Berry / Family History
ancient family history was found in the irishsurnames.com archives. Meaning 'at the Bury', Berry is a locational name that has a number of variants including Berrie, Bury, Berrier, Beary, Burrows and Burroughes. This name is of Anglo-Saxon descent spreading to the Celtic countries of Ireland, Scotland and Wales in early times and is found in many mediaeval manuscripts throughout the above islands. Examples of such are a John Bery who was recorded in the University of Oxford in the year 1513, and James Berrie, of Hey, parish of Wigan, who was recorded in the Wills of Chester, in the year 1609.
In Ireland this name and its variants were introduced into Ulster Province by settlers who arrived from England and Scotland, especially during the seventeenth century. During the 'Plantations of Ireland' in the sixteenth and seventeenth centuries Ireland was colonized by the English Crown with this period marking the end of Gaelic supremacy in Ireland. This period brought an influx of settlers into the country but, unlike the earlier Anglo-Norman invasion of the twelfth century that resulted in a full integration into Irish society of the new arrivals, the same never occurred with the Ulster Planters who maintained their own distinct identity.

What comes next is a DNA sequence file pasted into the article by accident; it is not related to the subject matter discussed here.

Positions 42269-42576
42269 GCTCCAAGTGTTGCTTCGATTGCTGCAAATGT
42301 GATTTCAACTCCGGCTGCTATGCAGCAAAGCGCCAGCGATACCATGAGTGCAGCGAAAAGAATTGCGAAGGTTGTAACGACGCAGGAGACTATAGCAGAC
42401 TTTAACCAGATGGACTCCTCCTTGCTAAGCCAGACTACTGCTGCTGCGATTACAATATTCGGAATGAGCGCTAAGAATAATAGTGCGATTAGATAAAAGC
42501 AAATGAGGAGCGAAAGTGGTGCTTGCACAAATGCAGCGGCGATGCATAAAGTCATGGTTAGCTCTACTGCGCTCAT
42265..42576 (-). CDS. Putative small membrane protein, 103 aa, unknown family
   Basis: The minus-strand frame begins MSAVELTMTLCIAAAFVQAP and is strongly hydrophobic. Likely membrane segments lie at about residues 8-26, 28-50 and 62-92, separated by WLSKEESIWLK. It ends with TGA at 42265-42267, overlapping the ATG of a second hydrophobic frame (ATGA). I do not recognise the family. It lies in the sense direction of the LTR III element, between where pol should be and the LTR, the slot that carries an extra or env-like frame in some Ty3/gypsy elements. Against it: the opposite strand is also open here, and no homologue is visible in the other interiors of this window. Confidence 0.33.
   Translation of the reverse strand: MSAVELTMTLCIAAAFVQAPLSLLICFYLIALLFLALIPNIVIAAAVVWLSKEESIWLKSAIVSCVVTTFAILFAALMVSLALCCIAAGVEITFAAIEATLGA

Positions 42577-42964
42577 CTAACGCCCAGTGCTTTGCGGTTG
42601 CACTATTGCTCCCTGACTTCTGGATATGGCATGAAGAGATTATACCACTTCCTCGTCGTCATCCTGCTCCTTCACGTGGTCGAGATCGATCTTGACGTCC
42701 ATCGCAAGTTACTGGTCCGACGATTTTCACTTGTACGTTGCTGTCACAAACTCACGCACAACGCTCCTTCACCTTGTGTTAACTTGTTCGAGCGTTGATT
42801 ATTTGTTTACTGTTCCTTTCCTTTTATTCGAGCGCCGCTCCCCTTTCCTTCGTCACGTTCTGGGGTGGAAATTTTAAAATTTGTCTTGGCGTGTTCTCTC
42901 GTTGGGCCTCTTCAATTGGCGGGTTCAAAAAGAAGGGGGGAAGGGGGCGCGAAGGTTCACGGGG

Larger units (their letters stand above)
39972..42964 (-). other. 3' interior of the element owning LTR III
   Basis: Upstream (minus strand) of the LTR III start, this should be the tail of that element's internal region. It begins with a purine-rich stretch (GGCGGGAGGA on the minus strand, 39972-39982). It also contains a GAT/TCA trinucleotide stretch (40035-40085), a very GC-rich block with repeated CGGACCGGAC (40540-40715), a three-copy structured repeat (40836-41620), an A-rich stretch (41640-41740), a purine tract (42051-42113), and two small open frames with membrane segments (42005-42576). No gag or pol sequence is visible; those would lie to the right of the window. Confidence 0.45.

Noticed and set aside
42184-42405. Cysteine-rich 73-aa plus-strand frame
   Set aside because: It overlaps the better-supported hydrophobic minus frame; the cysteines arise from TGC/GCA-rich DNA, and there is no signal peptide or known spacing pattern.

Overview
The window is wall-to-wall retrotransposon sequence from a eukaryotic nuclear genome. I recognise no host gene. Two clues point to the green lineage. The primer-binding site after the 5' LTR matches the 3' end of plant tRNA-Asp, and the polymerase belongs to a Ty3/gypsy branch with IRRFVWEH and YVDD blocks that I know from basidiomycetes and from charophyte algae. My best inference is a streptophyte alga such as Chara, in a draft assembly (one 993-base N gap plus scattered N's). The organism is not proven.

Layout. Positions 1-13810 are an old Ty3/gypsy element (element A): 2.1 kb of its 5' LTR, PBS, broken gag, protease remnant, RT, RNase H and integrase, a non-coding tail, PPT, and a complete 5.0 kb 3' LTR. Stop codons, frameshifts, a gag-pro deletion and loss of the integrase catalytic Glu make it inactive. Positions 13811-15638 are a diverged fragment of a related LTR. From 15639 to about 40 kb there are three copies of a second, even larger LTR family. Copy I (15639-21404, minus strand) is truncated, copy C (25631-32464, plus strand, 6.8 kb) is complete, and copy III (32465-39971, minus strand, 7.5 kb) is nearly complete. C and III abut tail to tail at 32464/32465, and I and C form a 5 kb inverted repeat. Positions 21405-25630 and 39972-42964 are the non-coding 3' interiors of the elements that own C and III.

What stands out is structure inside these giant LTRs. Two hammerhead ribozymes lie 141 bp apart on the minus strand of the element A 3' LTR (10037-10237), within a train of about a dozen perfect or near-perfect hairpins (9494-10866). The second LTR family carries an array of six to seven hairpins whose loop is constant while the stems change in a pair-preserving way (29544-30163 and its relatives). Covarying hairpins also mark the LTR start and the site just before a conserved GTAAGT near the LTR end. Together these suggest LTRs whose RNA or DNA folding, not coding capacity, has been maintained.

Berry is also an anglicized form of the native Gaelic O'Beara sept of County Offaly, who also changed their name to Beary.The Berry
family crest (or coat of arms) came into existence many centuries ago. The process of creating these coats of arms began as early as the eleventh century although a form of Proto-Heraldry may have existed in some countries prior to this, including Ireland. The new more formalized art of Heraldry made it possible for families and even individual family members to have their very own family crest, coat of arms, including Berry